Look for queries which are heavy on BLOB processing.
You mentioned BizTalk - do you have some massive FOR XML queries? It may be either massive XML (JSON, you name it) objects, or some smaller size BLOB’s taken in numbers. Or, most likely, it’s a bunch of XML’s being transformed to be consumed by BizTalk.
The other metrics mentioned in OP are mainly about writes, they won’t show anything when the Server is on it’s knees under the pressure from BizTalk. They actually may even improve as other queries have to wait in line for memory allocation till BizTalk is done with its thing.
Hmmm... prior to 2005, LOBs such as Text, NText, and Image defaulted to being stored out of row. In 2005, the new MAX datatypes and bloody XML datatype defaulted to being stored in-row. That's been a huge problem on my machines because of the way SQL Server is compelled to store data in the page the key says it belongs on. I've proven that can and frequently does cause (what I call) "trapped short rows" (sometimes as little as 1 INT per page) because it has no LOB info and the adjacent pages are chock-full with a single row or two with rather large LOBs that fill the page. It's a huge waste of memory and disk space not to mention a huge source of massive page splits if the rows are inserted without the LOBs and then later updated, which is a guaranteed massive "ExpAnsive" update.
As a result, I've saved a shedload on the number of pages that a Clustered Index actually contains. I've also done similar with large VARCHARs (change them to MAX, force them to be out of row). If a table contains LOBs AND has a bloody Modified_BY varchar column, I've found that changing those to a MAX datatype wedges them nicely amongst the larger out of rows without taking up extra space. It's kind of like getting some free storage because, although the out of row data is still stored on pages, the way the pages are used for out of row storage is quite different.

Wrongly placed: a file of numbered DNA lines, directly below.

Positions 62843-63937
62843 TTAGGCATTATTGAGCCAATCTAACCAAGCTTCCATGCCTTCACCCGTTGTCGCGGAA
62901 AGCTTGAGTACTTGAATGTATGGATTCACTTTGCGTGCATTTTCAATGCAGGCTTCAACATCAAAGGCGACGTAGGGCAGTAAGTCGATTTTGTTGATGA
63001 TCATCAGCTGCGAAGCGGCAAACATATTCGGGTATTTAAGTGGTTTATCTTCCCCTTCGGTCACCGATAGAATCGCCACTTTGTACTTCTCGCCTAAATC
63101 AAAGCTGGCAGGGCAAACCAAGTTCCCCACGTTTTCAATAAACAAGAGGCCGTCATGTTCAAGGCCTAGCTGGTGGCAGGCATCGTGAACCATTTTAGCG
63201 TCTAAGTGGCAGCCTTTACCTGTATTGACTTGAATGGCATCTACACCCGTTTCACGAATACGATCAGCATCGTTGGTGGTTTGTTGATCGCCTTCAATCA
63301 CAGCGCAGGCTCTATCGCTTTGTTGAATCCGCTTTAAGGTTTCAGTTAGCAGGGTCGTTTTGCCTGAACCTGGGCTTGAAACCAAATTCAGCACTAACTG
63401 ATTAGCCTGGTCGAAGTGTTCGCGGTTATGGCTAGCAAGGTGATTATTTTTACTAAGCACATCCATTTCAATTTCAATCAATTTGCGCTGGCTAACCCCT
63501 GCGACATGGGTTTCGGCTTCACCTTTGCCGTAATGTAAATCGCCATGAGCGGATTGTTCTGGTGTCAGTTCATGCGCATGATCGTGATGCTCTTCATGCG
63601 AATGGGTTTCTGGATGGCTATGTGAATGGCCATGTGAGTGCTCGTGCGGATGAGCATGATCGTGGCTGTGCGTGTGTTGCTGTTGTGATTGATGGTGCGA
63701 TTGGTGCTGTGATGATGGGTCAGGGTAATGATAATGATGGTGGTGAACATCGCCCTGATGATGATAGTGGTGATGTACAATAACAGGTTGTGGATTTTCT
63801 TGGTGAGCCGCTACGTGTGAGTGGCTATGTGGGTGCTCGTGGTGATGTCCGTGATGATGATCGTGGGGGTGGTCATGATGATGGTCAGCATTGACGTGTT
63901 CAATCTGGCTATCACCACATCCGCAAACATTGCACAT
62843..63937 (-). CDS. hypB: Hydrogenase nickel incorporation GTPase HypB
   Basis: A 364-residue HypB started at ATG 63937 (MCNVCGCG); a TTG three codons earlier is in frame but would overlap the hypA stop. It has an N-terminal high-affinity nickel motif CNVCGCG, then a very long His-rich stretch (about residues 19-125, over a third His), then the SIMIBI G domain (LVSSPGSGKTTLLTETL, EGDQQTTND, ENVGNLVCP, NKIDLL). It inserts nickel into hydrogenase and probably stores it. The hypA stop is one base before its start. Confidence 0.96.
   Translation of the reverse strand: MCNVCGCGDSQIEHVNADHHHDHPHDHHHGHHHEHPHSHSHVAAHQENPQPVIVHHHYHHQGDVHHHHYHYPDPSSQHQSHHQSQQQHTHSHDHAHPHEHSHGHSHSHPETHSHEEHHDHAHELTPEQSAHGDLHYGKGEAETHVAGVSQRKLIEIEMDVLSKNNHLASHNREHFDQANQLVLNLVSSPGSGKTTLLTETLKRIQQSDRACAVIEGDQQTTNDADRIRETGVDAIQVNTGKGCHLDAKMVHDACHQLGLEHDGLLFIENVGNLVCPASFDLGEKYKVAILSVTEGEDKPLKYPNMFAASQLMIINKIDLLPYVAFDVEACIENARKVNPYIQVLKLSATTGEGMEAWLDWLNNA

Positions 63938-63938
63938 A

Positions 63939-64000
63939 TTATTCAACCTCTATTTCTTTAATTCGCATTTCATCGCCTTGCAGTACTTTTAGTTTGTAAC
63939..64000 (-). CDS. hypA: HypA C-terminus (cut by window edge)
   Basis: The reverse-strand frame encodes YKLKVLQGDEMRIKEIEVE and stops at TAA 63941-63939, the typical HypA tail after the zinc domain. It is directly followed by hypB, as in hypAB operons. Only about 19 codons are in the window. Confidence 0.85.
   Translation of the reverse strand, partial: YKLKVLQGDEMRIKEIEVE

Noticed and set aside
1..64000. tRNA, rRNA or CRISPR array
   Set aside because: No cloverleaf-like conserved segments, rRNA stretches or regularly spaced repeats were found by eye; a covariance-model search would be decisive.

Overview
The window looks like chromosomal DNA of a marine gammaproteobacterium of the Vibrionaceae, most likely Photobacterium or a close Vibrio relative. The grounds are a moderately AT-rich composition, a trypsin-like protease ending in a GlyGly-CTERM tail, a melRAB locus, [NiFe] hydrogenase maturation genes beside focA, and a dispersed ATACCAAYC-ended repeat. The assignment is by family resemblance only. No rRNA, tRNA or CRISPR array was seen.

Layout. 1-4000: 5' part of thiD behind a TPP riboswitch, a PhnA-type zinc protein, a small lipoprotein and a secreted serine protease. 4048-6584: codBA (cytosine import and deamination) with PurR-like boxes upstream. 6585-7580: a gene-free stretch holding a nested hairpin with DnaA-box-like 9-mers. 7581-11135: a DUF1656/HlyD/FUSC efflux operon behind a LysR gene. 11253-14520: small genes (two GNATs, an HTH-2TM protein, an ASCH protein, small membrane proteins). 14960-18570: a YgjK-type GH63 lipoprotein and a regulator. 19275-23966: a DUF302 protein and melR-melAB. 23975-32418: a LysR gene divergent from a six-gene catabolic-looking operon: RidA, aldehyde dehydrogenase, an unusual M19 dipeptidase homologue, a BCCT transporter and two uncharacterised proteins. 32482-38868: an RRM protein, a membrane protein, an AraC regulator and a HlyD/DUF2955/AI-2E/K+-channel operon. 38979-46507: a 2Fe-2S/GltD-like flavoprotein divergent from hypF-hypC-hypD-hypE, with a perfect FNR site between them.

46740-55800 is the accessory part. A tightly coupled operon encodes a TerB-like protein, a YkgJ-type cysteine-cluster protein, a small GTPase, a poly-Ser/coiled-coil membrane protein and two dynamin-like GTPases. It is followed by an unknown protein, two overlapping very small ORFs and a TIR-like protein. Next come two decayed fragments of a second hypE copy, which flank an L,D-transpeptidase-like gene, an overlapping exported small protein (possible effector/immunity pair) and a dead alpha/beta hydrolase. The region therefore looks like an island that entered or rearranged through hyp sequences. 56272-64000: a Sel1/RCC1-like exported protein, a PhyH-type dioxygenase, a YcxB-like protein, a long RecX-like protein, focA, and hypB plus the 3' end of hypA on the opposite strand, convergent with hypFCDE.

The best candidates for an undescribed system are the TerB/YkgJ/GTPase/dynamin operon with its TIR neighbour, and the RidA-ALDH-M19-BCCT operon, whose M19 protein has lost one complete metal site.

Of course, to prevent page splits on the CI with out of row lobs, you have to provide (best done with a default) at least a 1 byte default to cause the pointer in the pointer column of the CI to materialize during the insert instead as a later "ExpAnsive" update.
Doing that has cut way down on performance issues due to page splits (frequently NOT controllable just by reducing the FILL FACTOR because, except for one rare instance, INSERTs will ignore the FILL FACTOR and fill pages to as close to 100% as possible).
Of course, the best thing is to NOT store XML, JSON, and lengthy comments in your database but, if that's unavoidable, folks should try forcing them out of row (use the table option followed by "in-place" updates to do so).
As a bit of a sidebar, it's a damned shame that they didn't make it a database option instead of just a table option because there's just no merit to storing LOBs in-row if they happen to fit.
is pronounced "ree-bar
" and is a "Modenism
" for R
First step towards the paradigm shift of writing Set Based code:
________Stop thinking about what you want to do to a ROW... think, instead, of what you want to do to a COLUMN.
"Change is inevitable... change for the better is not".
"Dear Lord... I'm a DBA so please give me patience because, if you give me strength, I'm going to need bail money too!"
How to post code problems
How to Post Performance Problems
Create a Tally Function (fnTally)